Book Image

Mastering Chef

By : Mayank Joshi
Book Image

Mastering Chef

By: Mayank Joshi

Overview of this book

Table of Contents (20 chapters)
Mastering Chef
About the Author
About the Reviewers
Knife and Its Associated Plugins
Data Bags and Templates

Setting up a work environment

As we saw earlier, the Chef ecosystem comprises of three components: chef-server, chef-client, and a developer workstation.

We'll be developing all our beautiful Chef codes on our workstation. As we are developing a code, it's good practice to keep our code in some version control system such as git/svn/mercurial and so on. We'll choose Git for our purpose and I'll presume you've a repository called chef-repo that is being tracked by Git.

The following software should be installed on your machine before you try to set up your workstation:

  • Ruby (Preferably, 1.9.x).

  • We need Chef and Knife installed on our workstation and it's pretty easy to go about installing Chef along with Knife using the Ruby gems. Just open up a terminal and issue the command:

    #gem install chef
  • Once Chef is installed, create a .chef folder in your home directory and create a knife.rb file in it.

Knife is a tool using which we'll use to communicate with a chef-server. Knife can be used for lots of purposes such as managing cookbooks, nodes, API clients, roles, environments, and so on. Knife also comes with plugins that allow it to be used for various other useful purposes. We'll learn more about them in later chapters.

Knife needs the knife.rb file present in the $HOME/.chef folder. The following is a sample knife.rb file:

log_level               :info
log_location            STDOUT
node_name               'NAME_OF_YOUR_CHOICE'
client_key              '~/.chef/NAME_OF_YOUR_CHOICE.pem'
validation_client_name  'chef-validator'
validation_key          '~/.chef/validation.pem'
chef_server_url         ''
cache_type              'BasicFile'
cache_options           (:path => '~/.chef/checksums')
cookbook_path           [ '~/code/chef-repo/cookbooks' ]

Connect to your chef-server web interface and visit the client section and create a new client with a name of your choice (ensure that no client with the same name exists on the chef-server):

Once you've created the client, a chef-server will respond with a public/private key pair as shown in the following screenshot:

Copy the contents of the private key and store them in ~/.chef/<NAME_OF_YOUR_CHOICE>.pem

Also, copy the private key for the chef-validator (/etc/chef/validation.pem) from the chef-server to ~/.chef/validation.pem.

Specify NAME_OF_YOUR_CHOICE as the node name.

As you can see, we've specified cookbook_path to be ~/code/chef-repo/cookbooks. I'm presuming that you'll be storing your Chef cookbooks inside this folder.

Create the following directory structure inside ~/code/chef-repo:

    ├── cookbooks
    ├── data_bags
    ├── environments
    └── roles

The cookbooks directory will hold our cookbooks, the data_bags directory will contain data bags, the environments directory will contain configuration files for different environments, and the roles directory will contain files associated with different roles.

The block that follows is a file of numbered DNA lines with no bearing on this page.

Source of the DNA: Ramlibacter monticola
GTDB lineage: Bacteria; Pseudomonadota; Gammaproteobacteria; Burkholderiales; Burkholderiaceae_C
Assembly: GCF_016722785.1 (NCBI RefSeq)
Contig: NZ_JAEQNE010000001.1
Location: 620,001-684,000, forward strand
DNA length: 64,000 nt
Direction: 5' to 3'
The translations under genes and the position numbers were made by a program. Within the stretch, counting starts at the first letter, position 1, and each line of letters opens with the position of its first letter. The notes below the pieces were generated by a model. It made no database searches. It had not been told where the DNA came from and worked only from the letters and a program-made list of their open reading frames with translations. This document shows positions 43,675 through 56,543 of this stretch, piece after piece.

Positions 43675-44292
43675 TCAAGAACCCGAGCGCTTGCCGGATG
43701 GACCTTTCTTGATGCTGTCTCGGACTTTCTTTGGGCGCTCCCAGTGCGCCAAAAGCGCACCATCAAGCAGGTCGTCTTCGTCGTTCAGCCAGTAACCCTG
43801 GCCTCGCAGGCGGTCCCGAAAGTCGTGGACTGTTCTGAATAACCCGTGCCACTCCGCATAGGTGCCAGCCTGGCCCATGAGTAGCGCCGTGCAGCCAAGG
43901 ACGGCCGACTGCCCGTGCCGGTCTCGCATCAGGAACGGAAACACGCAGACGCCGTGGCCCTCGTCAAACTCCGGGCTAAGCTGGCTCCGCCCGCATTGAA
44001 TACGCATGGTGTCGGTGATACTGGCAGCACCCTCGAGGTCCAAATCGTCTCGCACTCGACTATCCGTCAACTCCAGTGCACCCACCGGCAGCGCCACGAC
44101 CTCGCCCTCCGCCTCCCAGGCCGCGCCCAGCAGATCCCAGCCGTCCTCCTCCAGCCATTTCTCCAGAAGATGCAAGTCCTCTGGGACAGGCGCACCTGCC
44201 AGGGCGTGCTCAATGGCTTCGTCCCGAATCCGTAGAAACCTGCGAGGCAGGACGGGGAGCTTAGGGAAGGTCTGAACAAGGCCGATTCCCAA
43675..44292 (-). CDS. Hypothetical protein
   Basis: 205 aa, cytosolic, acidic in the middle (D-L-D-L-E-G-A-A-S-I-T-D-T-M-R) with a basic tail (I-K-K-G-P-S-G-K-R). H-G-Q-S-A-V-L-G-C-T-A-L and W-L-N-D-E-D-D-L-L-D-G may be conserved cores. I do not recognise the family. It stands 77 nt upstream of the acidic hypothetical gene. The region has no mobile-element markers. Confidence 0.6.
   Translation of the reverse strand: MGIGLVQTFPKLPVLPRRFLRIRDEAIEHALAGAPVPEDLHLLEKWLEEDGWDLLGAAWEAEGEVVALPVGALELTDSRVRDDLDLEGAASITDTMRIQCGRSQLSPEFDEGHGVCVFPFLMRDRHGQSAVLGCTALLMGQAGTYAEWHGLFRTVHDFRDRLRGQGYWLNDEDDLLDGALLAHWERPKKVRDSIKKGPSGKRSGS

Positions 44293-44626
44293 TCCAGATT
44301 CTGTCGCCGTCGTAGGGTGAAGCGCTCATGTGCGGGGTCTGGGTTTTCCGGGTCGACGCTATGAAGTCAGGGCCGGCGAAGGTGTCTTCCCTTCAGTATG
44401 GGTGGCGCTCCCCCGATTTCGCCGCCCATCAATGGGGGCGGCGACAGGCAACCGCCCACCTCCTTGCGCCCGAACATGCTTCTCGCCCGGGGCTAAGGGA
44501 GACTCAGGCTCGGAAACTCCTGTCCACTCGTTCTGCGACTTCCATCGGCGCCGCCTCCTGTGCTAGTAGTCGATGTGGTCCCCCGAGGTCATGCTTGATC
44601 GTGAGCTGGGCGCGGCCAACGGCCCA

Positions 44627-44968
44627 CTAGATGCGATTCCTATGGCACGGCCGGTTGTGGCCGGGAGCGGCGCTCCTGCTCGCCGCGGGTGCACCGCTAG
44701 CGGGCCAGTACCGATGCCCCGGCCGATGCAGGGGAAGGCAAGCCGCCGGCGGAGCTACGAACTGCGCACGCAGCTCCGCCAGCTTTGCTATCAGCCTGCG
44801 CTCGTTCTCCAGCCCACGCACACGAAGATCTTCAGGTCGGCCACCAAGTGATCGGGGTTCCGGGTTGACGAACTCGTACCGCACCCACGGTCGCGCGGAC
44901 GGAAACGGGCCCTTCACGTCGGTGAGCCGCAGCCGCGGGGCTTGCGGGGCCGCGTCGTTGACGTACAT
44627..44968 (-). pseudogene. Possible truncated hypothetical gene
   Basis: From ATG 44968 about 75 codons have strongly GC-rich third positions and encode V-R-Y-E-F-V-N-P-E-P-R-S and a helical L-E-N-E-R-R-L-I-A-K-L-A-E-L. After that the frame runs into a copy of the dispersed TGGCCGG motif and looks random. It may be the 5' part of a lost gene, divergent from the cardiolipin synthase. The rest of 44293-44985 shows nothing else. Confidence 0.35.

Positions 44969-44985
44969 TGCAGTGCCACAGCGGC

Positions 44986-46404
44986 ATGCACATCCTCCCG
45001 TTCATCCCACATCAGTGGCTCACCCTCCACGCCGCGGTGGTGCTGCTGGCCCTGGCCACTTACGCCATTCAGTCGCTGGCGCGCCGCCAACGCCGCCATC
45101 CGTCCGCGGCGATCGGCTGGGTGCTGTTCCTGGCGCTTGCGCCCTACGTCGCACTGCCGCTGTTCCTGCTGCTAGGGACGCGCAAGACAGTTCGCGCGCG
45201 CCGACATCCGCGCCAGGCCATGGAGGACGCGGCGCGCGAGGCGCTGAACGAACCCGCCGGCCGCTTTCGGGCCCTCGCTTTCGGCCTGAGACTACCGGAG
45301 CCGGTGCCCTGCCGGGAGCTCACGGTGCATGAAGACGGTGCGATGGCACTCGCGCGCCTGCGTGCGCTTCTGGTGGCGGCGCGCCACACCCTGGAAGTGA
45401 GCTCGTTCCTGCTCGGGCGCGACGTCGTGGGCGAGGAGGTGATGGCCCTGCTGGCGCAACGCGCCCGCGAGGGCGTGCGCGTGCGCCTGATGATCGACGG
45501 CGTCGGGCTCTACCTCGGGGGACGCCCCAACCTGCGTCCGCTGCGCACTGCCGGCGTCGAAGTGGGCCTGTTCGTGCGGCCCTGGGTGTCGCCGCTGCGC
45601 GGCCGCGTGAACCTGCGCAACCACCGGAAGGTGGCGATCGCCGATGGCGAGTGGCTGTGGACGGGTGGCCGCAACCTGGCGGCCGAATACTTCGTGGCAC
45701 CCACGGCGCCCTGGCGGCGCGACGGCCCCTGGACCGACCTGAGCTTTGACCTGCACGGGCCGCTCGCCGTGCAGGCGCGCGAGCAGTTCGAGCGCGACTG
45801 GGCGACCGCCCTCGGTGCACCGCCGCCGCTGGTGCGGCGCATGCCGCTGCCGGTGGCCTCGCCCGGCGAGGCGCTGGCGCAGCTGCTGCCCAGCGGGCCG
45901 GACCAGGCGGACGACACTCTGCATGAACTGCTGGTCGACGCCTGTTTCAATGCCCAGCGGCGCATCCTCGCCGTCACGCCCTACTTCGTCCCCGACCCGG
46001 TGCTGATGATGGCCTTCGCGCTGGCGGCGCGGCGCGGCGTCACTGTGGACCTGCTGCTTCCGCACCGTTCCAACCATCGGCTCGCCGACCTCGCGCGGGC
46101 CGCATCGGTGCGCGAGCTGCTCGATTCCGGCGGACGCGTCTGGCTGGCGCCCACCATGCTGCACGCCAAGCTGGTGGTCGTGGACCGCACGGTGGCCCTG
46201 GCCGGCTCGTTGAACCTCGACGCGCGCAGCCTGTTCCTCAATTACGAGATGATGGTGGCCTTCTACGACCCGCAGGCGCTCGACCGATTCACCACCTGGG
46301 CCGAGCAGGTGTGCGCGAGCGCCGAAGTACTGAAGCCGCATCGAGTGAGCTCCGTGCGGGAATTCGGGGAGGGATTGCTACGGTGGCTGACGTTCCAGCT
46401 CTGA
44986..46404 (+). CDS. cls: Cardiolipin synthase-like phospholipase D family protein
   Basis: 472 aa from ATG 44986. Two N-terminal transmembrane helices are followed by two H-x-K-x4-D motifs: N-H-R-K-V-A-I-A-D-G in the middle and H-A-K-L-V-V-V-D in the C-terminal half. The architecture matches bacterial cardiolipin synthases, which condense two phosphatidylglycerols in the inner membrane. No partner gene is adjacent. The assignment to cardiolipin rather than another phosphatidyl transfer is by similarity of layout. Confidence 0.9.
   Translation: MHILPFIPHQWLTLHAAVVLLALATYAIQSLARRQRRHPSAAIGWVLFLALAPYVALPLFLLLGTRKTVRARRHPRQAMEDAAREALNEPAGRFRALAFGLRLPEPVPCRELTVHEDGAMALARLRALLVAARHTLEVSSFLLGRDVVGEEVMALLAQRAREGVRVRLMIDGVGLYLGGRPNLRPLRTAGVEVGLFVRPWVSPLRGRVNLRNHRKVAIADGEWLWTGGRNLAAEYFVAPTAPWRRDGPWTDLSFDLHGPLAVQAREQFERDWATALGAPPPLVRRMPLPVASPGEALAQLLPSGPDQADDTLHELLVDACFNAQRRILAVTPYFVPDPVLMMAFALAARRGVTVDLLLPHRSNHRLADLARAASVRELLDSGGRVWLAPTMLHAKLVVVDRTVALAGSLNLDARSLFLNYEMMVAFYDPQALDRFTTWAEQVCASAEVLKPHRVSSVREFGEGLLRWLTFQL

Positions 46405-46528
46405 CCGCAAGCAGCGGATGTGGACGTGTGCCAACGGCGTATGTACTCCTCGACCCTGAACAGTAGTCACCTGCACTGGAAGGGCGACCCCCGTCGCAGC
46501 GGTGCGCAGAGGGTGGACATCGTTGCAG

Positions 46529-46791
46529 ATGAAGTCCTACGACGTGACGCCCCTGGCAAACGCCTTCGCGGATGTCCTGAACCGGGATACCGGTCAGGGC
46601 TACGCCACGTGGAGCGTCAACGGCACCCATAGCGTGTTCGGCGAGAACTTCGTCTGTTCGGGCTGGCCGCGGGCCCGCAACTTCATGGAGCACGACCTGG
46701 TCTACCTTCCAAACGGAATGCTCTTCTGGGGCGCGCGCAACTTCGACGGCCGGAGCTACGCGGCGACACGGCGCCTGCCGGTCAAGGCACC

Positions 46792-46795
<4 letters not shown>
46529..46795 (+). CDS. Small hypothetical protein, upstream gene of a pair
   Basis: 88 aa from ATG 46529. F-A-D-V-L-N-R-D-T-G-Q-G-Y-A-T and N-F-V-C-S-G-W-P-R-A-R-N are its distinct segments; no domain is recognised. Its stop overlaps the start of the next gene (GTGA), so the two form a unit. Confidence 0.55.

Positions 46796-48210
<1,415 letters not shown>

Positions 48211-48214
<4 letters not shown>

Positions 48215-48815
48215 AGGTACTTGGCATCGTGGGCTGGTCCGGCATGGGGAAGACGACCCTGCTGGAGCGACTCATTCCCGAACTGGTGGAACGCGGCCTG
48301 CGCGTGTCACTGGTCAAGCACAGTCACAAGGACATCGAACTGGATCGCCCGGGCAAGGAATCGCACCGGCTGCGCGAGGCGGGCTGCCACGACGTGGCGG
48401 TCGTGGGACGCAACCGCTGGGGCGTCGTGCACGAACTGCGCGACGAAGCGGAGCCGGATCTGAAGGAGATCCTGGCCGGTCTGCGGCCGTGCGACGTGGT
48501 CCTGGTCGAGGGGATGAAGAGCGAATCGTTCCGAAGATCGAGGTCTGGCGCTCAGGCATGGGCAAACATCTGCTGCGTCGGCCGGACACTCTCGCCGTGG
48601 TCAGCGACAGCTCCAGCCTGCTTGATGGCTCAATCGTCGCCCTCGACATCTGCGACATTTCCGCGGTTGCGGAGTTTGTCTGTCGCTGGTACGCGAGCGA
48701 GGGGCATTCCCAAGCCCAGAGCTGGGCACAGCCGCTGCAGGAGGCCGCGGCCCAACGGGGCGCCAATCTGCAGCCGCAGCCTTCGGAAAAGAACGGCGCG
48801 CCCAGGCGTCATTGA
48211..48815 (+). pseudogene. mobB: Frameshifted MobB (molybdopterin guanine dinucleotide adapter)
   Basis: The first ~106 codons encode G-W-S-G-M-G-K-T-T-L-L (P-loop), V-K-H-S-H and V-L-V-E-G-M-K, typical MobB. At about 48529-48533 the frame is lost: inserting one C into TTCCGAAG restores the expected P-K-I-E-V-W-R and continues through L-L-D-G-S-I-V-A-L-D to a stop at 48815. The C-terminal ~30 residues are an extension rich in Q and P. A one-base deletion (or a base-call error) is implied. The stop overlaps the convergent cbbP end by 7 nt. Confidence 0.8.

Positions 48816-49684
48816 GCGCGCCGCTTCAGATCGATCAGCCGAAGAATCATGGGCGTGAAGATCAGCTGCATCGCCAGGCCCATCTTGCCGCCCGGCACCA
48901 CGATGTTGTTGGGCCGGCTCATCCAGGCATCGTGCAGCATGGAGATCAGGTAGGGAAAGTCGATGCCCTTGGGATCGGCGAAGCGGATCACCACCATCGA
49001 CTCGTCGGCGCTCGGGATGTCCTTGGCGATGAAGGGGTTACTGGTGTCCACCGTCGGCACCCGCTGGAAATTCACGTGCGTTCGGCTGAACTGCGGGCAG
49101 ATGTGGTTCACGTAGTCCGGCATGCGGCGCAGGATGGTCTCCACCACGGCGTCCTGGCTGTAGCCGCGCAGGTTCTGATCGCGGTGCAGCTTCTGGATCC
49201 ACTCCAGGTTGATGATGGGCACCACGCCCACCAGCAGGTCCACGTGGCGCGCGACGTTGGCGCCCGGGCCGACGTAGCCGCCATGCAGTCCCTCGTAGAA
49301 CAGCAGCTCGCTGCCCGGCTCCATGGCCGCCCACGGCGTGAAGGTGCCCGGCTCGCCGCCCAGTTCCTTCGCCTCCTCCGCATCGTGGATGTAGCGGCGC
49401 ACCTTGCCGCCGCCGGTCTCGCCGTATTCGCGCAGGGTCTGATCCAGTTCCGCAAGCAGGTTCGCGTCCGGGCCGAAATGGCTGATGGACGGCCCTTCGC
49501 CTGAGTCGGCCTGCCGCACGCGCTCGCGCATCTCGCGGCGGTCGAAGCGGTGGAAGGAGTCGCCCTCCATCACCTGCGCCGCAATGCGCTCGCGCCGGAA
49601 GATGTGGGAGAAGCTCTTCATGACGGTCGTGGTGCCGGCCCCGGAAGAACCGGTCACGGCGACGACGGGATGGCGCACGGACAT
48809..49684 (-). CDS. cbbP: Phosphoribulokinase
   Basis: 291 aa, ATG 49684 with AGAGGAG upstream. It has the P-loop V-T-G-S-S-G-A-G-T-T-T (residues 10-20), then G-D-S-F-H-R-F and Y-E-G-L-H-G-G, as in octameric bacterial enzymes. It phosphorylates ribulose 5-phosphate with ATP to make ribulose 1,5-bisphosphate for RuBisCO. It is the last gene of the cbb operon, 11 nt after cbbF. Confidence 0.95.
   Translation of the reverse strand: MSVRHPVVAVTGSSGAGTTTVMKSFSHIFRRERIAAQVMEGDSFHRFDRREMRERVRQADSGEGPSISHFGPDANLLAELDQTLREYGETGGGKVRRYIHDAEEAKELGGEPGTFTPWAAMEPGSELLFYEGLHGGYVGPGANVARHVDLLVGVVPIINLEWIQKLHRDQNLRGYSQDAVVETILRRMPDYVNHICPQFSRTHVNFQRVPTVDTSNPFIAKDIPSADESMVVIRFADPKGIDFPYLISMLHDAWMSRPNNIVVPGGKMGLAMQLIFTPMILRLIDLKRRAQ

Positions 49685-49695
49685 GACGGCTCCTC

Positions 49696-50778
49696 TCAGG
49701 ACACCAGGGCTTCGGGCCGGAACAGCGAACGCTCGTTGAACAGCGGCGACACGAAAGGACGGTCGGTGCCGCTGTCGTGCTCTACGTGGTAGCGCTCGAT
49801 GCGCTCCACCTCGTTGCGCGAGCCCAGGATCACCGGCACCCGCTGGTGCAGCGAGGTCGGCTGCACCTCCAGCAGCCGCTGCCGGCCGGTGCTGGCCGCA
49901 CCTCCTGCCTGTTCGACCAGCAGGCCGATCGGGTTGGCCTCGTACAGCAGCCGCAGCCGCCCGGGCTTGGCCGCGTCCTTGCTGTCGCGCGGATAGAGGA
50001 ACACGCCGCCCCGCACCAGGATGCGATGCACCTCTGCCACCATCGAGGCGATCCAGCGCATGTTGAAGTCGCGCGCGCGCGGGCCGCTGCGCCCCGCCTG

Once you've created these directories, commit them to your Git repository.

Now, let's try to see if we are able to make use of the Knife executable and query the Chef server:

$knife client list

This command will list all the available API clients registered with the chef-server. As you can see, chef-eg01 is a newly created client and it's now registered with the chef-server.

Knife caches the checksum of Ruby and ERB files when performing a cookbook syntax check with knife cookbook test or knife cookbook upload. The cache_type variable defines which type of cache to make use of. The most used type is BasicFile and it's probably best to leave it at that.

The cache_options is a hash for options related to caching. For BasicFile, :path should be the location on the filesystem where Knife has write access.

If you want the Knife cookbook to create a command to prefill values for copyright and e-mail in comments, you can also specify the following options in your knife.rb file:

cookbook_copyright "Company name"
cookbook_email "Email address"

With this setup, now we are ready to start creating new cookbooks, roles, and environments, and manage them along with nodes and clients using Knife from our workstation.

Before we jump into cookbook creation and other exciting stuff, we need to ensure that we follow a test-driven approach to our Chef development. We will make use of test-kitchen to help us write Chef cookbooks that are tested thoroughly before being pushed to a chef-server.

test-kitchen can be installed as a gem:

$ gem install test-kitchen

Also, download Vagrant from and install it.

If you want some help, use the help option of the kitchen command:

$ kitchen help
  kitchen console                         # Kitchen Console!
  kitchen converge [INSTANCE|REGEXP|all]  # Converge one or more instances
  kitchen create [INSTANCE|REGEXP|all]    # Create one or more instances
  kitchen destroy [INSTANCE|REGEXP|all]   # Destroy one or more instances
  kitchen diagnose [INSTANCE|REGEXP|all]  # Show computed diagnostic configuration
  kitchen driver                          # Driver subcommands
  kitchen driver create [NAME]            # Create a new Kitchen Driver gem project
  kitchen driver discover                 # Discover Test Kitchen drivers published on RubyGems
  kitchen driver help [COMMAND]           # Describe subcommands or one specific subcommand
  kitchen help [COMMAND]                  # Describe available commands or one specific command